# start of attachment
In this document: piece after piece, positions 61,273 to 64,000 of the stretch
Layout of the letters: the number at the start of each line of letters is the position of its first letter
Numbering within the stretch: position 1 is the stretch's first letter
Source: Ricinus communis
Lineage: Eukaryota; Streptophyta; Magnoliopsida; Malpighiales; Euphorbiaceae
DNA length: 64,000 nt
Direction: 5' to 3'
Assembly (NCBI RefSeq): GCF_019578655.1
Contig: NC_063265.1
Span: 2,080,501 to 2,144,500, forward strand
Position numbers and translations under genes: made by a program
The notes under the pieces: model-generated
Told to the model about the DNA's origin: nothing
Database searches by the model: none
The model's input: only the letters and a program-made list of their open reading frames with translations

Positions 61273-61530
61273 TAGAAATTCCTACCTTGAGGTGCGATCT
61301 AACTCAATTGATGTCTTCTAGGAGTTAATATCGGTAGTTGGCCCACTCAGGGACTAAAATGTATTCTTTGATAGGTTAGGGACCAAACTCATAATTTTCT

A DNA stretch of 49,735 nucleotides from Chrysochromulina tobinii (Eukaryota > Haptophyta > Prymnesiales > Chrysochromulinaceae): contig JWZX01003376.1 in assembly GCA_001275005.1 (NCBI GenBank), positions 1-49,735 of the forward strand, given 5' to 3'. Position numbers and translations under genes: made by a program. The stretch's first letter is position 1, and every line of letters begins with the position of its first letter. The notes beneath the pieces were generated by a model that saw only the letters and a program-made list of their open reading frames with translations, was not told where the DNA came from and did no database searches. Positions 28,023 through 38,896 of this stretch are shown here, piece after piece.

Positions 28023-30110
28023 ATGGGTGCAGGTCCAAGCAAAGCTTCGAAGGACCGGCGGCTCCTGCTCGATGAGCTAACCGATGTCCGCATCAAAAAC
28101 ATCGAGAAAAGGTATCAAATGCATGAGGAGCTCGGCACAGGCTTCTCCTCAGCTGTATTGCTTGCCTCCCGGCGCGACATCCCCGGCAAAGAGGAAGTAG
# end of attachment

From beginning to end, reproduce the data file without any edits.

In this document: piece after piece, positions 61,273 to 64,000 of the stretch
Layout of the letters: the number at the start of each line of letters is the position of its first letter
Numbering within the stretch: position 1 is the stretch's first letter
Source: Ricinus communis
Lineage: Eukaryota; Streptophyta; Magnoliopsida; Malpighiales; Euphorbiaceae
DNA length: 64,000 nt
Direction: 5' to 3'
Assembly (NCBI RefSeq): GCF_019578655.1
Contig: NC_063265.1
Span: 2,080,501 to 2,144,500, forward strand
Position numbers and translations under genes: made by a program
The notes under the pieces: model-generated
Told to the model about the DNA's origin: nothing
Database searches by the model: none
The model's input: only the letters and a program-made list of their open reading frames with translations

Positions 61273-61530
61273 TAGAAATTCCTACCTTGAGGTGCGATCT
61301 AACTCAATTGATGTCTTCTAGGAGTTAATATCGGTAGTTGGCCCACTCAGGGACTAAAATGTATTCTTTGATAGGTTAGGGACCAAACTCATAATTTTCT

A DNA stretch of 49,735 nucleotides from Chrysochromulina tobinii (Eukaryota > Haptophyta > Prymnesiales > Chrysochromulinaceae): contig JWZX01003376.1 in assembly GCA_001275005.1 (NCBI GenBank), positions 1-49,735 of the forward strand, given 5' to 3'. Position numbers and translations under genes: made by a program. The stretch's first letter is position 1, and every line of letters begins with the position of its first letter. The notes beneath the pieces were generated by a model that saw only the letters and a program-made list of their open reading frames with translations, was not told where the DNA came from and did no database searches. Positions 28,023 through 38,896 of this stretch are shown here, piece after piece.

Positions 28023-30110
28023 ATGGGTGCAGGTCCAAGCAAAGCTTCGAAGGACCGGCGGCTCCTGCTCGATGAGCTAACCGATGTCCGCATCAAAAAC
28101 ATCGAGAAAAGGTATCAAATGCATGAGGAGCTCGGCACAGGCTTCTCCTCAGCTGTATTGCTTGCCTCCCGGCGCGACATCCCCGGCAAAGAGGAAGTAG